Some dude name Todd Seavey thinks bleeding heart libertarianism is evil. See here and here. I’ve read those two posts a few times, and my most charitable reconstruction of his argument against BHL goes as follows:
- Therefore, BHL is wrong and evil. [From 1-3.]
From his posts, I can see alternative interpretations of his main argument (e.g., some professor at Brown annoyed him, so therefore BHL is evil), but I believe in being charitable. None of the alternative reconstructions of his argument are more plausible than the one posted above.
In Bryan Caplan’s thread on this here, there’s a useful comment from David Friedman:
My complaint about the BHL, as may be obvious from the exchanges now going on, is that they insist that social justice ought to be part of libertarianism but are unwilling to tell us what it means. As far as I can judge by observations of usage, “social justice” means “ideas of justice that appeal to left wingers,” and its practical implication is the rule that, with regard to any issue at all, the first question to ask is how it affects the poor.
Part of me wonders whether this is deliberative obtuseness. Libertarians often adopt an (ineffective) rhetorical strategy from Hayek: Whenever someone says “social justice”, respond that you don’t know what she is talking about. I think it’s weird for David Friedman to say he doesn’t know what we’re talking about, since we’ve defined the term many times here. Let’s define it again.
Here’s a rather generic definition:
Social justice is a moral standard by which some people judge political and economic institutions. Advocates of social justice believe the moral justification of our institutions depends on well these institutions serve the interests of the poor and least advantaged. The basic institutions of society must sufficiently benefit all, including the least advantaged and most vulnerable members of society.
What makes neoclassical liberals distinct from hard libertarians?
Neoclassical liberals believe just social institutions must tend to benefit all, especially the most vulnerable members of society. Neoclassical liberals believe that liberal market societies are the best means to realize the goals of social justice. They advocate a high growth free market economy—with minimal barriers to entry, few or no immigration and labor restrictions, and little regulation—in part because they regard this as the way to fight poverty.
But, the hard libertarian objects, doesn’t a commitment to social justice automatically entail a commitment to an extensive welfare state? No, as I explained here.
What does a commitment to social justice actually mean? Well, partly it depends upon what particular theory of social justice you endorse. But Kevin Vallier and I like to illustrate it via counterfactuals. See here (Kevin) and here (me). I’ll quote and slightly modify my own post because it’s shorter.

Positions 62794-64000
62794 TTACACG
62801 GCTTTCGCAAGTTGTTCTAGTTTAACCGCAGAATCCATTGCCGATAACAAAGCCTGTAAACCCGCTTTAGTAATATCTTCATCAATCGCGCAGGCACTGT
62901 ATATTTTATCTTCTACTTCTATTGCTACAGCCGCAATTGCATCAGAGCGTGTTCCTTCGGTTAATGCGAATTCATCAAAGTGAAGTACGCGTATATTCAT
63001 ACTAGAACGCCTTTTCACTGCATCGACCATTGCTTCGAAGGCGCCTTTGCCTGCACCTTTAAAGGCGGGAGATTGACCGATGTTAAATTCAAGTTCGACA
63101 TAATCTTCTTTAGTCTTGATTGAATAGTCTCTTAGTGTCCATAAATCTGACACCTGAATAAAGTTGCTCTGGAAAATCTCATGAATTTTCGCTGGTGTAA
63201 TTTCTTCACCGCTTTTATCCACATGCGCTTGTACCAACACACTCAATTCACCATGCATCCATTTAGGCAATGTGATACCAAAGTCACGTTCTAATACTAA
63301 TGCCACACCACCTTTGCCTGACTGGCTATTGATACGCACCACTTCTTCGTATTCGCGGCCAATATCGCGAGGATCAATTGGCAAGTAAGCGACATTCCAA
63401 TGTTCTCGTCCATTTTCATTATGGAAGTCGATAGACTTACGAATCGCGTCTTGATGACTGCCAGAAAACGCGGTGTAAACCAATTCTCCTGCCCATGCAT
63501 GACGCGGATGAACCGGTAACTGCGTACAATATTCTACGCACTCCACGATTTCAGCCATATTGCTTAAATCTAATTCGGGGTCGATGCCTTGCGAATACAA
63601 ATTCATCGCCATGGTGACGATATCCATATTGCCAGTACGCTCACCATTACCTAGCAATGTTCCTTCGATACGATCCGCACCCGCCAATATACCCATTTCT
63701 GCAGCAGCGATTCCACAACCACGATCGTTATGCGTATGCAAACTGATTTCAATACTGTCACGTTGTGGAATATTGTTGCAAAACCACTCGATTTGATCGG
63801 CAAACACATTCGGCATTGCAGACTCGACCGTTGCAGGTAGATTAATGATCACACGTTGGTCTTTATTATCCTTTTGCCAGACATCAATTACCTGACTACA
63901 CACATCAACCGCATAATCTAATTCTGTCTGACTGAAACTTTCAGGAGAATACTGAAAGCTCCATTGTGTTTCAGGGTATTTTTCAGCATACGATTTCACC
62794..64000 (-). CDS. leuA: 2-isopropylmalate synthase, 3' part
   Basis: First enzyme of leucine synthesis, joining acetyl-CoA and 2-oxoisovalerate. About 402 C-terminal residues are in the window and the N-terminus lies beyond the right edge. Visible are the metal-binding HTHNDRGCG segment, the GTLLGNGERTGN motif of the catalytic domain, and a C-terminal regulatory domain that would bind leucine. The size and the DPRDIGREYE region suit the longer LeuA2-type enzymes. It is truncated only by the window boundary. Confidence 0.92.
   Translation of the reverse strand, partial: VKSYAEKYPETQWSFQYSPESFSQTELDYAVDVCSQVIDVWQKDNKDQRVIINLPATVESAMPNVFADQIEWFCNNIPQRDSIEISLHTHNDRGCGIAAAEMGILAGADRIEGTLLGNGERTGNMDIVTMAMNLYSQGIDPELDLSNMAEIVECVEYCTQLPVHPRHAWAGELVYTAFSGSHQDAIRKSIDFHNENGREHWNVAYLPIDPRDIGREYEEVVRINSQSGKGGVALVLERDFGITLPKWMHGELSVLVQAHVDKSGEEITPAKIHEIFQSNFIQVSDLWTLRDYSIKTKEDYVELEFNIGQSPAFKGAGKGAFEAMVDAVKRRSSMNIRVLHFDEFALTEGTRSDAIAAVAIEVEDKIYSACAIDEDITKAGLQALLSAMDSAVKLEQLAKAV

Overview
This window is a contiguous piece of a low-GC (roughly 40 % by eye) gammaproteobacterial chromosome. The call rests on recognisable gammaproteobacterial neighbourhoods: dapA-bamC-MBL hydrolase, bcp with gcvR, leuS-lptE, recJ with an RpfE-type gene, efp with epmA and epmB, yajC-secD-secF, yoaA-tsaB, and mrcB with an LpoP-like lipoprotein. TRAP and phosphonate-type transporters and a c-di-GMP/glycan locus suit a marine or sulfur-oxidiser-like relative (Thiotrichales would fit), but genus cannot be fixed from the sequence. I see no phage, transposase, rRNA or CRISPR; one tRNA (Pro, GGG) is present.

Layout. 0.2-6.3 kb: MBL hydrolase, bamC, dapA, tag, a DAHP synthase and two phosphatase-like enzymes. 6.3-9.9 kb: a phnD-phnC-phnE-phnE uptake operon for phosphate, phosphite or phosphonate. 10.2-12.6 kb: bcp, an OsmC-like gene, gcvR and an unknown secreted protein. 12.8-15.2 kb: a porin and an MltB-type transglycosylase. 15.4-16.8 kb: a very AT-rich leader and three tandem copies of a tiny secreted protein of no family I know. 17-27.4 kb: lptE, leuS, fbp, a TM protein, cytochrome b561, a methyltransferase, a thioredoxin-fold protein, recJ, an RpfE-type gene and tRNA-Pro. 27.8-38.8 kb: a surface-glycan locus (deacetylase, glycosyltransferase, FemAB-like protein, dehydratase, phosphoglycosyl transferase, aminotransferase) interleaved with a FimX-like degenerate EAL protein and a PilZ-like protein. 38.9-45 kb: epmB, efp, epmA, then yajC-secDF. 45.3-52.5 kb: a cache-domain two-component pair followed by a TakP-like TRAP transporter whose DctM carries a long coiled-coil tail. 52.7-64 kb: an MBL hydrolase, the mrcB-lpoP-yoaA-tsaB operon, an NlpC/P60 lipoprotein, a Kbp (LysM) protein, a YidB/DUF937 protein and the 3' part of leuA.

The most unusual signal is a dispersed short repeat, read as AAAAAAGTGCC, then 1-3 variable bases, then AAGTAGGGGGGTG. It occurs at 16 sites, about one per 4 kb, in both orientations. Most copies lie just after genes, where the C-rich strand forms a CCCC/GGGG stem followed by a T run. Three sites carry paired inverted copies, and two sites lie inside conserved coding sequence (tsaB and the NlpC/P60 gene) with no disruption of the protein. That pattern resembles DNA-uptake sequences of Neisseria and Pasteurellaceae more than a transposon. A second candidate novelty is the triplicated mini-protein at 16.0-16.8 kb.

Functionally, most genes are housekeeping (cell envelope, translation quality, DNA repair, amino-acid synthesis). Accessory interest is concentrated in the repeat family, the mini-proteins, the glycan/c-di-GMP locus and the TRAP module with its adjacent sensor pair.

I have a thought experiment for you.
This is directed at libertarians…
Imagine that your empirical beliefs about economics have been disconfirmed. Imagine that a bunch of economists provide compelling evidence that life in a strictly libertarian polity would go badly. Imagine that they showed conclusively that if people everywhere were to live in a Nozickian minimal state or a Rothbardian anarcho-capitalist civil society, with everyone strictly observing property right rules, that 10% of people would starve (through no fault of their own), 80% would be near subsistence (through no fault of their own), and only 10% would prosper. However, imagine that they also show that in a liberal social democracy with significant redistribution or social insurance, most people would prosper, just as many people living in such welfare states are doing pretty well right now.
If you are a hard libertarian, you respond to this thought experiment by saying, “Well, that’s too bad things turned out that way. But, still, everyone did the right thing by observing property rights, and they should continue to do so.” (If you are bad at understanding thought experiments, you say, “That’s unrealistic.” In response, see here.)
If you have at least some concern for social justice, you respond by saying, “If that happened, that would be strong grounds to change the economic regime. In that kind of society, it’s unreasonable to ask people to observe the basic institutions and rules. They have a legitimate complaint that the rules works as if they were rigged against them. Perhaps we’d need to tweak property rights conventions. Perhaps we’d even need some sort of redistribution, if that’s what it took.”
When you see what social justice is really all about, you realize how it’s a rather low stakes item ideologically. Yes, certain conceptions of social justice are incompatible with a commitment to property rights and economic liberty. (Fortunately, those conceptions are wrong, or so I would argue.) But it’s pretty easy for classical liberals to adopt some conception of social justice. That’s one reason why it’s so damaging to the “ism” when they reject it. They appear to say, “Property rights, no matter what, thought the sky falls.”
Yet once they admit that we shouldn’t respect property rights thought the sky falls, then the question is just to what degree the legitimacy of property rights depends on how well they serve innocent people’s interests.
You might think that BHL is rather statist, especially after reading Tomasi’s book. One commentator on Caplan’s blog said that BHL’ers just have a weak grasp of public choice. (I’m rather confident that doesn’t apply to me.) I’m more or less an anarchist, for what that’s worth.